There’s only a handful of gigs being played down here in Cornwall and one of the best gig locations surely is the Academy of Music and Theatre Arts (AMATA) at Falmouth University. Tonight it is host to a singer-songwriter night with Isaac Gracie and support act Billie Marten.
Billie Marten, 19-year old singer-songwriter from North Yorkshire, appears on stage with her black guitar, accompanied by her percussionist, and with a voice so fragile and soft that the audience is magically enchanted from the first note she sings. “We went to St Agnes today and got some rocks and shells”, she tells us between two songs — which makes me smile, because that’s literally the number one past time activity in Cornwall.
Somehow Billie manages to sound like a lovely old vinyl record, because she’s got that special crackling in her voice and in the way she sings the words. Hearing her sing makes you feel all warm and cozy, and all I’m missing right now is sitting in a wooden cabin with a nice little fire going drinking hot chocolate. After Billie’s gig I hear someone say: “Oh, she’s just stunning, isn’t she?”
And I wonder: Is it okay to cry at a gig?
After having played Manchester, Leeds and Exeter on his current close up – looking down tour, Isaac Gracie is playing in Cornwall for the first time and is chuffed to be here. Gracie’s gig is preluded by the Mr Bean theme tune — what a classic — before he and his band open up with a banger: Loud guitars and crashing drums, Gracie wearing a denim outfit with a jacket he soon strips off because it is just too hot (it really was), to show a bright pink t-shirt, asking: “Is my shirt suitably pink?” The answer would most likely be YES, but it really isn’t about the looks when you just get so distracted by that VOICE! Gracie’s voice is so powerful, so raw and rough and yet so calm and emotional. If you’ve never seen him playing live, you’d probably put him into the mellow singer-songwriter category and he sure does sing the nicest ballads, but he certainly is a rocker, too. His stage presence is spot-on, we’re hanging on his every word. Cutting your finger on your guitar strings after the first two songs and yet moving on through the whole set? Come on, that’s quite punk rock.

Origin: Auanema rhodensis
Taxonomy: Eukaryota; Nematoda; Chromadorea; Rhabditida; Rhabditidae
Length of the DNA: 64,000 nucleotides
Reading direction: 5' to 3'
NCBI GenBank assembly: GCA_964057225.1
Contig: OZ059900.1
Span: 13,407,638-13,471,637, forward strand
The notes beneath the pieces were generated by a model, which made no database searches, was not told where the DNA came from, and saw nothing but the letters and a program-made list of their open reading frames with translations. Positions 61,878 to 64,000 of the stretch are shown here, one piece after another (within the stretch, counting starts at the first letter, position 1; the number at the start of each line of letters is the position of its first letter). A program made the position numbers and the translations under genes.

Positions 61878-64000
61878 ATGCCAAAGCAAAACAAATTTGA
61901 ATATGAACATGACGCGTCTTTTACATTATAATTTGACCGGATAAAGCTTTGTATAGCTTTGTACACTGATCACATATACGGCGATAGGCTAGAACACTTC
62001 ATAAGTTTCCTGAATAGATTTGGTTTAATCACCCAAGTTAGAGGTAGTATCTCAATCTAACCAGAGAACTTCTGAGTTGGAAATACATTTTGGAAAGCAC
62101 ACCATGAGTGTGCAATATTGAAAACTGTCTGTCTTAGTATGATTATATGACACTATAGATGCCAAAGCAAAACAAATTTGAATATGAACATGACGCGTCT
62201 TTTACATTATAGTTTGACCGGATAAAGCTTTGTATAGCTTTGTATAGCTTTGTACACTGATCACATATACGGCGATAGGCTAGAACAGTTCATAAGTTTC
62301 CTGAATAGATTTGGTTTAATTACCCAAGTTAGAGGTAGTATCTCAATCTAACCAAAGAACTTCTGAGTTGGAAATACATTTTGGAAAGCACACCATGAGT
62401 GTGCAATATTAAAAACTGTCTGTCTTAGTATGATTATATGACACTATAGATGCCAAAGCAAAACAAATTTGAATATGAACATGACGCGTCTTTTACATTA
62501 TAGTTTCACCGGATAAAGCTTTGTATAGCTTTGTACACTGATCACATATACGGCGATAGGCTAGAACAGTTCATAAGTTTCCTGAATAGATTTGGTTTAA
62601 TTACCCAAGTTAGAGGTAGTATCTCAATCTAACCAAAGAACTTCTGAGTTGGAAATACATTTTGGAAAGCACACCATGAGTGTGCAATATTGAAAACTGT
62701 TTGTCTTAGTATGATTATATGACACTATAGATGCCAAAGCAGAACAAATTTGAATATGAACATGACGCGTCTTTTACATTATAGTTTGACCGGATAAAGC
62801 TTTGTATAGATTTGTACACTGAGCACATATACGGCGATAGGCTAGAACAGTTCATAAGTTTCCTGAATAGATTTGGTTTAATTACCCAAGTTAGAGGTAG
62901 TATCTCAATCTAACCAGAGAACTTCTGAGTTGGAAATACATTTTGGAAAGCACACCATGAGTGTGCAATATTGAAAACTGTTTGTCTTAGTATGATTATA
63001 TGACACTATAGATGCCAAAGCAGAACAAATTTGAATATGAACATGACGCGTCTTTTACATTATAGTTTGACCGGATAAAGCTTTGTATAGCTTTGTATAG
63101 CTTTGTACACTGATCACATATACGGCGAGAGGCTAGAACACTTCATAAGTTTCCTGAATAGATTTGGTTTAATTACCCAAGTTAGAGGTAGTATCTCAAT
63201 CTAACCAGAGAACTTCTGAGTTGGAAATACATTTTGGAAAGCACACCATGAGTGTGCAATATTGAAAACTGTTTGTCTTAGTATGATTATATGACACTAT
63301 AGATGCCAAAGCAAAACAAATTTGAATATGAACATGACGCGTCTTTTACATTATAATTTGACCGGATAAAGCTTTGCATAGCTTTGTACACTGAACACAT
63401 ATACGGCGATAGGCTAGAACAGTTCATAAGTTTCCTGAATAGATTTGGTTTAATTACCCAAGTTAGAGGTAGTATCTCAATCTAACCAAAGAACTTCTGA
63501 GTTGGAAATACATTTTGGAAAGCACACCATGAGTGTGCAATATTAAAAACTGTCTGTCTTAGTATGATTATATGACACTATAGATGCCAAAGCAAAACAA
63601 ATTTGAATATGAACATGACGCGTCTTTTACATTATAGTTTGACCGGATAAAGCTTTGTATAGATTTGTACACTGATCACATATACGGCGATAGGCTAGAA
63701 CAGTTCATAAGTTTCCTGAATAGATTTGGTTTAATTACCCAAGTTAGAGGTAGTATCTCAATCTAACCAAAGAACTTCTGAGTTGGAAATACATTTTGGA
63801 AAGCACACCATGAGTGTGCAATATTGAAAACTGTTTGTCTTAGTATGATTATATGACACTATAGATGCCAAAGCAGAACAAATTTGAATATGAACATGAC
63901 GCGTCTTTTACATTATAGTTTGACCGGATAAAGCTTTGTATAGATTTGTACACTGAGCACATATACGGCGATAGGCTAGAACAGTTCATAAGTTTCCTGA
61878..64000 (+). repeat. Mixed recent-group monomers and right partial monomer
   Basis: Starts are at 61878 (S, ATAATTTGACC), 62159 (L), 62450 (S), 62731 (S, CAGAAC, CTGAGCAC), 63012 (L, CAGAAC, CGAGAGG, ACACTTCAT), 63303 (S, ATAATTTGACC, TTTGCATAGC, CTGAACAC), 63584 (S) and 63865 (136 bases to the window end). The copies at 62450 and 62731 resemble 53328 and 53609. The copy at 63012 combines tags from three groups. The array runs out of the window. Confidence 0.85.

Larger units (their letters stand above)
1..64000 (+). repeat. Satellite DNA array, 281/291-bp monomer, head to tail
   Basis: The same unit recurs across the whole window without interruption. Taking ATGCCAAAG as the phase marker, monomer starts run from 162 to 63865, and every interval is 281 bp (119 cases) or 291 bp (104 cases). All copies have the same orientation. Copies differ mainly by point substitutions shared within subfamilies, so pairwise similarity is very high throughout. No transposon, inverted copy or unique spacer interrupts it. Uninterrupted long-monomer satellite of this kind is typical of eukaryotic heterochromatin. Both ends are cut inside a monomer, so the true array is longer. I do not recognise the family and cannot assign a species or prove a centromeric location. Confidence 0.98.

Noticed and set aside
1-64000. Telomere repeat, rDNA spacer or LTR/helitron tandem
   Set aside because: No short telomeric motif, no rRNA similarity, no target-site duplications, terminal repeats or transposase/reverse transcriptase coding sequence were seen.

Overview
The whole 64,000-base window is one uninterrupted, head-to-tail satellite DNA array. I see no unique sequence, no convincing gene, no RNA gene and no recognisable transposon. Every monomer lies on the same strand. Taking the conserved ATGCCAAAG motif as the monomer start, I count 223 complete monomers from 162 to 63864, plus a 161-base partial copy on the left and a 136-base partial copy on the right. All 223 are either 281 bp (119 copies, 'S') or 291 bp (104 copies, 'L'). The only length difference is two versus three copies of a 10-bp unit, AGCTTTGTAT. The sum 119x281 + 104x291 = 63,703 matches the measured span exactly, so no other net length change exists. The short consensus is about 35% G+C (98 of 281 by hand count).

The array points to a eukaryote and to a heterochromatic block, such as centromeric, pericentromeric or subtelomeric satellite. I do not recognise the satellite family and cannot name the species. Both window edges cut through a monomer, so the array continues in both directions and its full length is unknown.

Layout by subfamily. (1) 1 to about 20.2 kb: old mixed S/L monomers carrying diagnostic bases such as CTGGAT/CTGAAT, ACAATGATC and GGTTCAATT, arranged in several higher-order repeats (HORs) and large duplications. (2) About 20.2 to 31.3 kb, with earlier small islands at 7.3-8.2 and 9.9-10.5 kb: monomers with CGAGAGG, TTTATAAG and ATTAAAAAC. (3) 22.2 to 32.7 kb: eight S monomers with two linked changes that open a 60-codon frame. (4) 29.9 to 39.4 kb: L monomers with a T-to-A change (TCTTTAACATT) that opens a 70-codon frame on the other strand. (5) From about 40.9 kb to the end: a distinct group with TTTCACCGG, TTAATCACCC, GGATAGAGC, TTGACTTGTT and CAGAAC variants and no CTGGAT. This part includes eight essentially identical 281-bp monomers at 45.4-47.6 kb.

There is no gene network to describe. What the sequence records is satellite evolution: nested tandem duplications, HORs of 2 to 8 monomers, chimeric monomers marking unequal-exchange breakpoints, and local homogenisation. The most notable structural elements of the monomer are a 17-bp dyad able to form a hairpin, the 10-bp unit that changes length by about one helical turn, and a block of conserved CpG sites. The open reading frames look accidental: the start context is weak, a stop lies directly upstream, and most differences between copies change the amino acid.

When Gracie sings: “Why did we break down? Was I too vulnerable? I gave you everything”, I’m standing here thinking: Is it okay to cry at a gig when someone puts so many raw emotions into his words? Gracie’s songs are so personal and intimate that you almost feel like you shouldn’t be entitled to hearing them. It’s like opening up someone’s diary and reading all their deepest secrets, and the way Gracie is singing them out loud is as if he is fully reliving all those moments and all those emotions he’s felt in the past all over again whilst standing on stage.
Let’s end this with some punk rock
The set comes to an end with Since The Death Of You and I which has got everything from tango to punk rock in it — and WHAT A FINALE that is! A two-song encore follows — Last Words and Reverie, both much loved songs and Gracie is supported by a good 200 voices in the audience singing along.
It surely won’t take long until we’ll see Isaac Gracie on much bigger stages around the country as well as internationally. For now, I’m happy I can say I’ve been there when Isaac Gracie played in Cornwall.